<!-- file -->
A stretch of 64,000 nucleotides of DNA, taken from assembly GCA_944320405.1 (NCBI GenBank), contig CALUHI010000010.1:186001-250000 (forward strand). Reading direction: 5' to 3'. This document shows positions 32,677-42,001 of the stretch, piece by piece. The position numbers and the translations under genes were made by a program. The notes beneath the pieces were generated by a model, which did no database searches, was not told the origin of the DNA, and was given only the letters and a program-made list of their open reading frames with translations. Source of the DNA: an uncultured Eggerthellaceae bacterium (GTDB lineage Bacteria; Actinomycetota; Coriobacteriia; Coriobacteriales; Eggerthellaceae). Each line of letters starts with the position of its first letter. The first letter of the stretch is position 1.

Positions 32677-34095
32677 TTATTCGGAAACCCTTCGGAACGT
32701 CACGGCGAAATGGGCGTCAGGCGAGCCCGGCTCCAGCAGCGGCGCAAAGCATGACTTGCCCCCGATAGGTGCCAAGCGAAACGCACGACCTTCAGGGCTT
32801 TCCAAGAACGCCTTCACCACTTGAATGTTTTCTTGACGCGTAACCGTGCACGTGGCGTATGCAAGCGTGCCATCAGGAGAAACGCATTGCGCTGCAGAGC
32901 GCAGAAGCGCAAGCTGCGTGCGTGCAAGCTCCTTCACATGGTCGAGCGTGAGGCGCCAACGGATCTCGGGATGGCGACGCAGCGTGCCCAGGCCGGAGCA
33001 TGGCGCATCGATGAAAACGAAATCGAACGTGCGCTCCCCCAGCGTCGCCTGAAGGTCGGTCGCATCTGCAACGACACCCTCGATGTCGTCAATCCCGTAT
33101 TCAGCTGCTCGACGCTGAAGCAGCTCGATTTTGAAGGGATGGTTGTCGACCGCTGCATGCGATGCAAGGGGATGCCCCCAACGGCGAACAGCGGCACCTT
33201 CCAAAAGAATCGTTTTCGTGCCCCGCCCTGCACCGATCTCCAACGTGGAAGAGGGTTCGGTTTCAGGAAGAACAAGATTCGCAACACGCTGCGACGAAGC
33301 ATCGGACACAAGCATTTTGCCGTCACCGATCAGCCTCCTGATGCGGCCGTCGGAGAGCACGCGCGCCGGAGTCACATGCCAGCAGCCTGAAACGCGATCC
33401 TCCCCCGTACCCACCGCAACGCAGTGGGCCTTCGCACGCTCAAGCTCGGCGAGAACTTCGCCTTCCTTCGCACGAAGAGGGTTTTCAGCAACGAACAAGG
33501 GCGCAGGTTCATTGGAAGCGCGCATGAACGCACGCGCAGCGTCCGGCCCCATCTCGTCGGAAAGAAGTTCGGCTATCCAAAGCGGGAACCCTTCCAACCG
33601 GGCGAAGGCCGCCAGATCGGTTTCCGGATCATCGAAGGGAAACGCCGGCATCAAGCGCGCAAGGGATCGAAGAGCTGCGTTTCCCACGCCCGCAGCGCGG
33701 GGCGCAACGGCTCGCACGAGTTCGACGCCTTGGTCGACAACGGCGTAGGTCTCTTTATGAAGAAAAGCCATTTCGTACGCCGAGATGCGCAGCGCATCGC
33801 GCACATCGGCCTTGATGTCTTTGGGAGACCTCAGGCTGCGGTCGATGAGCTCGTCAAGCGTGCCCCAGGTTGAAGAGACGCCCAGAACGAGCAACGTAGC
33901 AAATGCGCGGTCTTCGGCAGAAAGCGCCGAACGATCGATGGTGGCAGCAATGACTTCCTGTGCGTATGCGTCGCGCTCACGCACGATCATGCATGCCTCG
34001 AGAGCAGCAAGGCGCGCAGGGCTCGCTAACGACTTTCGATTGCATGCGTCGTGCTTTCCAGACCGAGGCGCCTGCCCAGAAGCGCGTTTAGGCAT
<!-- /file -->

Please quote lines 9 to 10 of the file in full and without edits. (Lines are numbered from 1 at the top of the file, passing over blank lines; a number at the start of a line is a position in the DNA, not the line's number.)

33201 CCAAAAGAATCGTTTTCGTGCCCCGCCCTGCACCGATCTCCAACGTGGAAGAGGGTTCGGTTTCAGGAAGAACAAGATTCGCAACACGCTGCGACGAAGC
33301 ATCGGACACAAGCATTTTGCCGTCACCGATCAGCCTCCTGATGCGGCCGTCGGAGAGCACGCGCGCCGGAGTCACATGCCAGCAGCCTGAAACGCGATCC